Land ice melting is the primary cause of sea level rise, as opposed to the expansion of water due to increased heat. A feedback loop is also responsible for the rate of sea level rise, as while snow and ice tend to reflect solar radiation back into space, seawater absorbs much more solar radiation which causes the globe to warm further. If global warming continues on its current trajectory, experts estimate that the sea level could rise up to 6.6 feet or 2 meters by the end of the century.
If sea levels continue to rise at this rate, by 2100 large parts of the United States could be underwater. There are maps which show how estimated sea level rise would impact different areas of the globe, and provide an insightful and terrifying visualization of the problem. According to the estimates, cities on the west coast would suffer terrible flooding, and most of Florida, as well as much of the East Coast, could be swallowed up by the advancing tides.
Many of the effects of climate change are varied and not fully understood. Climate change impacts deep-sea ecosystems, and can even lead to the increased possibility of forest fires in sub-arctic regions. The exact system behind these effects is still under investigation, but unlike some of the other predicted effects of climate change sea level rise is well documented and explained. The solution to the problem is known as well, reduce greenhouse gas emissions and prevent global temperate increase.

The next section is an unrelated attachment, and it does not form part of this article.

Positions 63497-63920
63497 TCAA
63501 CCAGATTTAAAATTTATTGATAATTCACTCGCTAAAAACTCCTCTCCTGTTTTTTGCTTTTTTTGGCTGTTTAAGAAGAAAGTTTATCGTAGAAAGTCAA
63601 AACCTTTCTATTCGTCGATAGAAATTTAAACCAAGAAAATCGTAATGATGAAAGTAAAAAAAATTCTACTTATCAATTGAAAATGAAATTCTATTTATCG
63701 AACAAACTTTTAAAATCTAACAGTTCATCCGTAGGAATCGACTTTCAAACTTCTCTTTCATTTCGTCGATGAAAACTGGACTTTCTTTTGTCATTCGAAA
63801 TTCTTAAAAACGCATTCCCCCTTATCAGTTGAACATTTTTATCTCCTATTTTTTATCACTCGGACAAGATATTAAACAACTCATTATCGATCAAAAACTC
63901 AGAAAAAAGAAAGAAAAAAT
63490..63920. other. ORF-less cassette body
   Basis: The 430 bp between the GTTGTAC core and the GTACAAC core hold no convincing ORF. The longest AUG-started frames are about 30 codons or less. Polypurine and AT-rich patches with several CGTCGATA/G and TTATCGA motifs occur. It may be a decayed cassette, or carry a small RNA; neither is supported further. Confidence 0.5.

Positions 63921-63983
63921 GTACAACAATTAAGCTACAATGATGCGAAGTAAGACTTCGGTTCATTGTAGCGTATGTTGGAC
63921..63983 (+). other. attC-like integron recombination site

Combating Climate Change
To mitigate as much damage from sea level rise as possible, emissions of greenhouse gases must be rapidly cut. If countries around the world adhere to the tenets of the Paris Accord, global temperature increase would be kept under two degrees Celsius and the melting of the West Antarctic Ice Sheet would be kept at a minimum.
The prospect of all countries choosing to cut their emissions seems slim, however, as the Trump administration has recently pulled out of the Paris accord, and the United States seems to increasingly be a place where experts are mistrusted. Both climate change and the common belief that autism is caused by vaccines seem to be evidence of this fact. That said, the decision by many state and city governments to commit to the Paris Accord even if the federal government does not is an encouraging trend. Educating and empowering citizens at the local level could be an effective way to fight climate change in the wake of federal inaction.
In the meantime, coastal cities around the world may want to put coastal resilience plans in place to deal with the encroaching sea. The reinforcing of beaches, the construction of bulkheads, and the building of breakwaters and stormwalls may all be necessary for cities like New York and Boston to stave off rising sea levels.
The disappearance of Micronesian islands, whatever the cause, and the flooding of Houston brought on by Hurricane Harvey offer glimpses into what the world could be like a century from now if climate change is not fought with all our power.